Comparison of three techniques for analysis of data from an Aerosol Time-of-Flight Mass Spectrometer
Giorio, Chiara; Tapparo, Andrea; Dall'Osto, Manuel; Harrison, Roy M.; Beddows, David C.S.; Di Marco, Chiara; Nemitz, Eiko. 2012 Comparison of three techniques for analysis of data from an Aerosol Time-of-Flight Mass Spectrometer. Atmospheric Environment, 61. 316 - 326. 10.1016/j.atmosenv.2012.07.054Before downloading, please read NORA policies.
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The Aerosol Time-of-Flight Mass Spectrometer (ATOFMS) is one of few instruments able to measure the size and mass spectra of individual airborne particles with high temporal resolution. Data analysis is challenging and in the present study, we apply three different techniques (PMF, ART-2a and K-means) to a regional ATOFMS dataset collected at Harwell, UK. For the first time, Positive Matrix Factorization (PMF) was directly applied to single particle mass spectra as opposed to clusters already generated by the other methods. The analysis was performed on a total of 56,898 single particle mass spectra allowing the extraction of 10 factors, their temporal trends and size distributions, named CNO–COOH (cyanide, oxidized organic nitrogen and carboxylic acids), SUL (sulphate), NH4-OOA (ammonium and oxidized organic aerosol), NaCl, EC+ (elemental carbon positive fragments), OC-Arom (aromatic organic carbon), EC− (elemental carbon negative fragments), K (potassium), NIT (nitrate) and OC–CHNO (organic nitrogen). The 10 factor solution from single particle PMF analysis explained 45% of variance of the total dataset, but the factors are well defined from a chemical point of view. Different EC and OC components were separated: fresh EC (factor EC−) from aged EC (factor EC+) and different organic families (factors NH4-OOA, OC-Arom, OC–CHNO and CNO–COOH). A comparison was conducted between PMF, K-means cluster analysis and the ART-2a artificial neural network. K-means and ART-2a give broadly overlapping results (with 9 clusters, each describing the full composition of a particle type), while PMF, by effecting spectral deconvolution, was able to extract and separate the different chemical species contributing to particles, but loses some information on internal mixing. Relationships were also examined between the estimated volumes of ATOFMS PMF factors and species concentrations measured independently by GRAEGOR and AMS instruments, showing generally moderate to strong correlations.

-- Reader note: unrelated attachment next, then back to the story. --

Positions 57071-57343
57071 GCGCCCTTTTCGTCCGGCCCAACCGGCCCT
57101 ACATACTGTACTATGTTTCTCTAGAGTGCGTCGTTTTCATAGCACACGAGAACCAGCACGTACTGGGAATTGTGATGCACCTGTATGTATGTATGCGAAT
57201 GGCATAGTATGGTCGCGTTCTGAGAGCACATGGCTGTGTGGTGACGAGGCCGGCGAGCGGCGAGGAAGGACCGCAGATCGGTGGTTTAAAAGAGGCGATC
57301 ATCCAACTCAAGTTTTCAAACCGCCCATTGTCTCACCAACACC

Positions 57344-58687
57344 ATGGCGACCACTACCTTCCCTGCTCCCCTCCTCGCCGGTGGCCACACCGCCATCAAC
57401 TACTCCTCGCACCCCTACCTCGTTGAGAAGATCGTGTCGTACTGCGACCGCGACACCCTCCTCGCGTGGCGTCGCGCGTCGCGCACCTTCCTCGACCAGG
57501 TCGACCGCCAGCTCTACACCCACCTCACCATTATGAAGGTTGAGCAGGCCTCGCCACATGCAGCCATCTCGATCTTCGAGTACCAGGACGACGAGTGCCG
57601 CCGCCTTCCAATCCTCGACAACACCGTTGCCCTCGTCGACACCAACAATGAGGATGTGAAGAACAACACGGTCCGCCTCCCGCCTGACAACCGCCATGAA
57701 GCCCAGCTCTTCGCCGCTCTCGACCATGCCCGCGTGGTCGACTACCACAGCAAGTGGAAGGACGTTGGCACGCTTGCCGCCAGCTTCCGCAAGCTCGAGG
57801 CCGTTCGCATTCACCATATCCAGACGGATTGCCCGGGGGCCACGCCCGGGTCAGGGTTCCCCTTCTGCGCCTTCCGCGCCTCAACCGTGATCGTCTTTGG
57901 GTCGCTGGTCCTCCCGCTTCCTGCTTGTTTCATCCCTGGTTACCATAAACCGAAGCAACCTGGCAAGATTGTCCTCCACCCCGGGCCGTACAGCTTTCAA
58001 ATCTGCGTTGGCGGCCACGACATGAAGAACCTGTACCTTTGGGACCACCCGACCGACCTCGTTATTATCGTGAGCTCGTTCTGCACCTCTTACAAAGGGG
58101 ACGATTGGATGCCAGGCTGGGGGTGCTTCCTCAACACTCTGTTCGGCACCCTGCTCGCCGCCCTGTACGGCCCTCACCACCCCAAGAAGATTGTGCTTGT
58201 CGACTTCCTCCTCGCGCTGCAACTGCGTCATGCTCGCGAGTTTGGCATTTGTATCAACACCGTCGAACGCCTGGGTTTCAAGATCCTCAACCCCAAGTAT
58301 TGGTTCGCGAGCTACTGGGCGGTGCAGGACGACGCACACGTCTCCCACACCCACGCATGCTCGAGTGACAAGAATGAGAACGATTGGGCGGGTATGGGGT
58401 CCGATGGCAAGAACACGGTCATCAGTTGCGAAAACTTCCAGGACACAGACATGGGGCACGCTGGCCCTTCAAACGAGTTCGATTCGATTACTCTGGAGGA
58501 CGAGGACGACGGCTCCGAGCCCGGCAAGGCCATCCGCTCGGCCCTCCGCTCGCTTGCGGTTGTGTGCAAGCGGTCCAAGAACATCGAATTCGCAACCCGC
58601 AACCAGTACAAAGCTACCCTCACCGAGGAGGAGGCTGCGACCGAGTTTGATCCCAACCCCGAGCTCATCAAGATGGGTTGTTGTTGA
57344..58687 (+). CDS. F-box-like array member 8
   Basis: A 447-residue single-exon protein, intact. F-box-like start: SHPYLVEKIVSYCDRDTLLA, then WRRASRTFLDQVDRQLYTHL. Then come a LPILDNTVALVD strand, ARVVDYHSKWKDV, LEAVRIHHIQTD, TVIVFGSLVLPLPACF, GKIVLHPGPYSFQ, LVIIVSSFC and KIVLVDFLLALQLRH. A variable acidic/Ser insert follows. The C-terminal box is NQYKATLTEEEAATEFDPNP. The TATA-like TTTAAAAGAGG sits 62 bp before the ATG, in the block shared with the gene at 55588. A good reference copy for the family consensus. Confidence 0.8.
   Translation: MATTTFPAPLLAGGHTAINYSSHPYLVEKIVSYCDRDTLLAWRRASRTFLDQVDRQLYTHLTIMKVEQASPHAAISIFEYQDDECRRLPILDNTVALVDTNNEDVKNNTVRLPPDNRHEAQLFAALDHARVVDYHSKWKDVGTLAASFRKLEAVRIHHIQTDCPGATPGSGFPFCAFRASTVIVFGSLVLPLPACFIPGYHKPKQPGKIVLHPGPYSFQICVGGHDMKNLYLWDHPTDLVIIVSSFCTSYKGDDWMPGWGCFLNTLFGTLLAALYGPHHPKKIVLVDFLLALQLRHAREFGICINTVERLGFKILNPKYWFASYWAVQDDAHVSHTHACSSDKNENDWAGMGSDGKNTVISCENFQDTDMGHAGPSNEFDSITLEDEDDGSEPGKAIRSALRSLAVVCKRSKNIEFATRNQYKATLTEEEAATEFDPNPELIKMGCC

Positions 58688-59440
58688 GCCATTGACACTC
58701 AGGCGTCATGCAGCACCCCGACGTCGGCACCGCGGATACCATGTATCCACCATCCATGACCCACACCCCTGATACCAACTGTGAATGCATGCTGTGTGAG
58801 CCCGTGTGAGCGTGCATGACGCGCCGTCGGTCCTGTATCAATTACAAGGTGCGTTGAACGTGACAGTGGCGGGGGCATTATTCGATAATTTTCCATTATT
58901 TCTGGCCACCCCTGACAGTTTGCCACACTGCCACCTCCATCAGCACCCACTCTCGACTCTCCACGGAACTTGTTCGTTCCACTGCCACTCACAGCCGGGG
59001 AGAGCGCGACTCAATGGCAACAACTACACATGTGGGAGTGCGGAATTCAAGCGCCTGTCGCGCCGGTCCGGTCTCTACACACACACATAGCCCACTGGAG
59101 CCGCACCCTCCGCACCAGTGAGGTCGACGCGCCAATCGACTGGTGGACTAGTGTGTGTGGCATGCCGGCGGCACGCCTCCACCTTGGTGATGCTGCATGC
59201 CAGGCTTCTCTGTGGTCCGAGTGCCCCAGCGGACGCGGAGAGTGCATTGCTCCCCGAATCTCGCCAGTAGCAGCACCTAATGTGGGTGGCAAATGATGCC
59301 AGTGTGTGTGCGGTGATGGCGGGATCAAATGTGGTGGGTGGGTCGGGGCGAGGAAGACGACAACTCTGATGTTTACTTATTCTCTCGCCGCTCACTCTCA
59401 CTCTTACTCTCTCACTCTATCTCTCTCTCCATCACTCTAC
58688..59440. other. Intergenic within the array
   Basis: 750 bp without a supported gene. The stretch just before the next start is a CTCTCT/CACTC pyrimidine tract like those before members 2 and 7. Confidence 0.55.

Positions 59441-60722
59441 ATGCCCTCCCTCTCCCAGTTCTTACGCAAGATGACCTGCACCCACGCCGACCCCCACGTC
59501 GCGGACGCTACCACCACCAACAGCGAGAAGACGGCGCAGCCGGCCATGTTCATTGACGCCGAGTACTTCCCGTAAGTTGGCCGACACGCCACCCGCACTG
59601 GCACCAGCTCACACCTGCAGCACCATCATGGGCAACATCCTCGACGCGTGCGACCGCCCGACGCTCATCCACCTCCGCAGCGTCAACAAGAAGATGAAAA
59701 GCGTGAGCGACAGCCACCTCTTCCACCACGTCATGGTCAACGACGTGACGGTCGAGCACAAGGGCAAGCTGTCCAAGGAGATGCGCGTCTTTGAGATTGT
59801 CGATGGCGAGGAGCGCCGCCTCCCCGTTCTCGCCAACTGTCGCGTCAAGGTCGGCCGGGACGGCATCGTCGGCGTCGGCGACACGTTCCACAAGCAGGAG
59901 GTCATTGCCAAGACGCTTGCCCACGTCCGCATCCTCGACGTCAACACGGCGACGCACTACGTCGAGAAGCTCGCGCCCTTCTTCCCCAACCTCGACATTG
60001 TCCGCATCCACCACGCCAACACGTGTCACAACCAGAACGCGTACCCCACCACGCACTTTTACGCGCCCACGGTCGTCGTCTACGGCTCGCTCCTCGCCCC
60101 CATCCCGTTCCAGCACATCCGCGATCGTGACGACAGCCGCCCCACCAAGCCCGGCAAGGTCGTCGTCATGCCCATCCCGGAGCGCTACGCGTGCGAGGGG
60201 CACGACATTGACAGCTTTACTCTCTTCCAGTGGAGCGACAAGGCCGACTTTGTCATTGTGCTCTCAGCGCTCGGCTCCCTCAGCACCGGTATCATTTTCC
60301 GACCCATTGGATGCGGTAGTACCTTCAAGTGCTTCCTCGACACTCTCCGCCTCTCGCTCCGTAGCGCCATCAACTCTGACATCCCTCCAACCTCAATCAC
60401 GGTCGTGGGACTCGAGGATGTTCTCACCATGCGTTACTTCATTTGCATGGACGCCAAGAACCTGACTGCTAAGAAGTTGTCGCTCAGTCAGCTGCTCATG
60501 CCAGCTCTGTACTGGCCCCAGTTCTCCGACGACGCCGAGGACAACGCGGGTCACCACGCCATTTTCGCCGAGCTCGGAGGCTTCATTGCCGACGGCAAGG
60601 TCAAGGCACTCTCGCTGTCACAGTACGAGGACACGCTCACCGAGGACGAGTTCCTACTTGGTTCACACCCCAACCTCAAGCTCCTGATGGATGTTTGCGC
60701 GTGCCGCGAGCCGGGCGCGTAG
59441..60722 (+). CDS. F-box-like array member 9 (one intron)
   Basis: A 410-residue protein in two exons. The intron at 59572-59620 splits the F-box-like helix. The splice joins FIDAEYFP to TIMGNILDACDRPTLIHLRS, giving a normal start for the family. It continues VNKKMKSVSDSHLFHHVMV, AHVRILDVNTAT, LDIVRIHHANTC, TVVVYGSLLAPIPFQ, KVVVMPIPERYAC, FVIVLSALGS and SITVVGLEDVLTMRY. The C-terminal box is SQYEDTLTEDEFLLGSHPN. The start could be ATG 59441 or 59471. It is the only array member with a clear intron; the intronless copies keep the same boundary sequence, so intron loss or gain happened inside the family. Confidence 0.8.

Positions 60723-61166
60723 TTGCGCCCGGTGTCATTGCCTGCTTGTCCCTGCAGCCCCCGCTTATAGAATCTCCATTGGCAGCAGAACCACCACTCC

|Item Type:||Publication - Article|
|Digital Object Identifier (DOI):||10.1016/j.atmosenv.2012.07.054|
|Programmes:||CEH Topics & Objectives 2009 onwards > Biogeochemistry > BGC Topic 1 - Monitoring and Interpretation of Biogeochemical and Climate Changes > BGC - 1.1 - Monitor concentrations, fluxes, physico-chemical forms of current and emerging pollutants ...|
|Additional Information. Not used in RCUK Gateway to Research.:||The attached document is the author’s version of a work that was accepted for publication in Atmospheric Environment. Changes resulting from the publishing process, such as peer review, editing, corrections, structural formatting, and other quality control mechanisms may not be reflected in this document. Changes may have been made to this work since it was submitted for publication. A definitive version was subsequently published in Atmospheric Environment, 61. 316 - 326. 10.1016/j.atmosenv.2012.07.054|
|Additional Keywords:||aerosol, ATOFMS, PMF, single particle analysis, K-means, ART-2a|
|NORA Subject Terms:||Atmospheric Sciences|
|Date made live:||13 Sep 2012 09:51|
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